As state support for public higher education dries up along with tax revenues, colleges are encountering a problem on another front too: Dwindling college savings plans have left fewer families willing and able to splurge on out-of-state public colleges and universities -- depriving those colleges of what had been a lucrative source of revenue.

According to The College Board, "The average surcharge for full-time out-of-state students at public four-year institutions is $10,867." So a shift toward higher in-state enrollment leaves colleges with a sharp revenue shortfall. BusinessWeek reports that some colleges are seeing a decline of as much as 40% in out-of-state applications.

The move toward in-state schools makes perfect sense for students: If John from Vermont and Sue from New York go to their own state universities instead of each other's, they can save around $10,000 each per year. But long-term, such thrift may lead to higher prices for in-state students whose educations are no longer subsidized by out-of-staters.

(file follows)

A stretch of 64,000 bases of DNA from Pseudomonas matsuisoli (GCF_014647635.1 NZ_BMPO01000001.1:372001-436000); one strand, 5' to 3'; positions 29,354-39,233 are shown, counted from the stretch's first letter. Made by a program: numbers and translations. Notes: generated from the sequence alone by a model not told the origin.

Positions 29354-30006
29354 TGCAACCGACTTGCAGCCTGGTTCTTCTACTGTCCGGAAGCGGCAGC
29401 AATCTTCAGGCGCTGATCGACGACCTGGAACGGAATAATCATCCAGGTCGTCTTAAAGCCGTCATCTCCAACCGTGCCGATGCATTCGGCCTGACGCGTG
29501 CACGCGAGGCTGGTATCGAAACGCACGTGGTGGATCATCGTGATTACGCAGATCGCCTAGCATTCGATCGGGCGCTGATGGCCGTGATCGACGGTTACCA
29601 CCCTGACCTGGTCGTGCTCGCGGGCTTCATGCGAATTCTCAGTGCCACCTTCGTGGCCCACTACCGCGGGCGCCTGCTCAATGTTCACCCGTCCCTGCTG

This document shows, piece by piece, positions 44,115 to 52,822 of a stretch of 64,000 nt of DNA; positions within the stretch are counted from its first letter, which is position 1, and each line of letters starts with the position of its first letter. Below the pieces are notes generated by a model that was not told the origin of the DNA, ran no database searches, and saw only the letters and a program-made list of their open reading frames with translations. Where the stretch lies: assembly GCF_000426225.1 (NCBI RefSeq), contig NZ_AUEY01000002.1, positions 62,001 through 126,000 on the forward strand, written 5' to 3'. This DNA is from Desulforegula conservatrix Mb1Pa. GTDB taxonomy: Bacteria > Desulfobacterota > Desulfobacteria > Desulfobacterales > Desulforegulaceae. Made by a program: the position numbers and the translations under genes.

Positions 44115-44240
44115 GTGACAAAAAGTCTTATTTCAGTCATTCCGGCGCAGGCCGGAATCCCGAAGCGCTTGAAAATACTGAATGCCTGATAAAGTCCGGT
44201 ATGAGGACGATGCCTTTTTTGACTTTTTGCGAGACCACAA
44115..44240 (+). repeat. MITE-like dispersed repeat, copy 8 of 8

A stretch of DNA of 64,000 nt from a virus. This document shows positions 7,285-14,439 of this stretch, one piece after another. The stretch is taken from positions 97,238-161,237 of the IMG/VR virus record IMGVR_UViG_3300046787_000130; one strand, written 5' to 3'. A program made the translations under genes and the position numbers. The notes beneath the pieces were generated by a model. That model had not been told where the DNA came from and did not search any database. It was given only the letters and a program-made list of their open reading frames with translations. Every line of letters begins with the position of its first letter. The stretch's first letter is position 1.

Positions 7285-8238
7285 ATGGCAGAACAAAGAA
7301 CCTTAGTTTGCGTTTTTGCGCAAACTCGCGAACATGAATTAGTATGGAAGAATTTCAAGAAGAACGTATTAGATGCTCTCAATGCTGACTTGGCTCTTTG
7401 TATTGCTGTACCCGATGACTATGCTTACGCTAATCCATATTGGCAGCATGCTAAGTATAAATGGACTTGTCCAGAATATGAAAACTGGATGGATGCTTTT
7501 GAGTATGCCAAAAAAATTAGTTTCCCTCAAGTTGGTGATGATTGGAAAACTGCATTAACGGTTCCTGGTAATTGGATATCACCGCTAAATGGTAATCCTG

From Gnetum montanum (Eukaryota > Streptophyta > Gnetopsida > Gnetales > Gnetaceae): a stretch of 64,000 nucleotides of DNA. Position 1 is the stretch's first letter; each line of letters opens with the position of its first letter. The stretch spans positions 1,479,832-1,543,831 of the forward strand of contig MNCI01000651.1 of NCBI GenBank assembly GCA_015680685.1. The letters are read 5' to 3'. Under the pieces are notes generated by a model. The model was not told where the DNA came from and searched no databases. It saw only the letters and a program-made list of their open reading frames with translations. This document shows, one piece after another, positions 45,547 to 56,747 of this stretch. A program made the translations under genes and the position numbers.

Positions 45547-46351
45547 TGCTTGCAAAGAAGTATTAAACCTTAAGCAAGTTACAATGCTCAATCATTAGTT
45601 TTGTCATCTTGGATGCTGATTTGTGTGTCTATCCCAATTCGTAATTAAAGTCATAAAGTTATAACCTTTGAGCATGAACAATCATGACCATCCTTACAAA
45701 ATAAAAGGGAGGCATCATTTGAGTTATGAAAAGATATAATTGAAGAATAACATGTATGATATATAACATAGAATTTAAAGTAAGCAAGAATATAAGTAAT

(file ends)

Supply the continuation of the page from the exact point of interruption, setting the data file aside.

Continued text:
It can also lead to a trickle down double whammy. As fewer students apply to out-of-state institutions, some states will find their own universities inundated with applications from residents -- and weaker students could find themselves unable to benefit from the publicly-funded colleges their parents are paying for.

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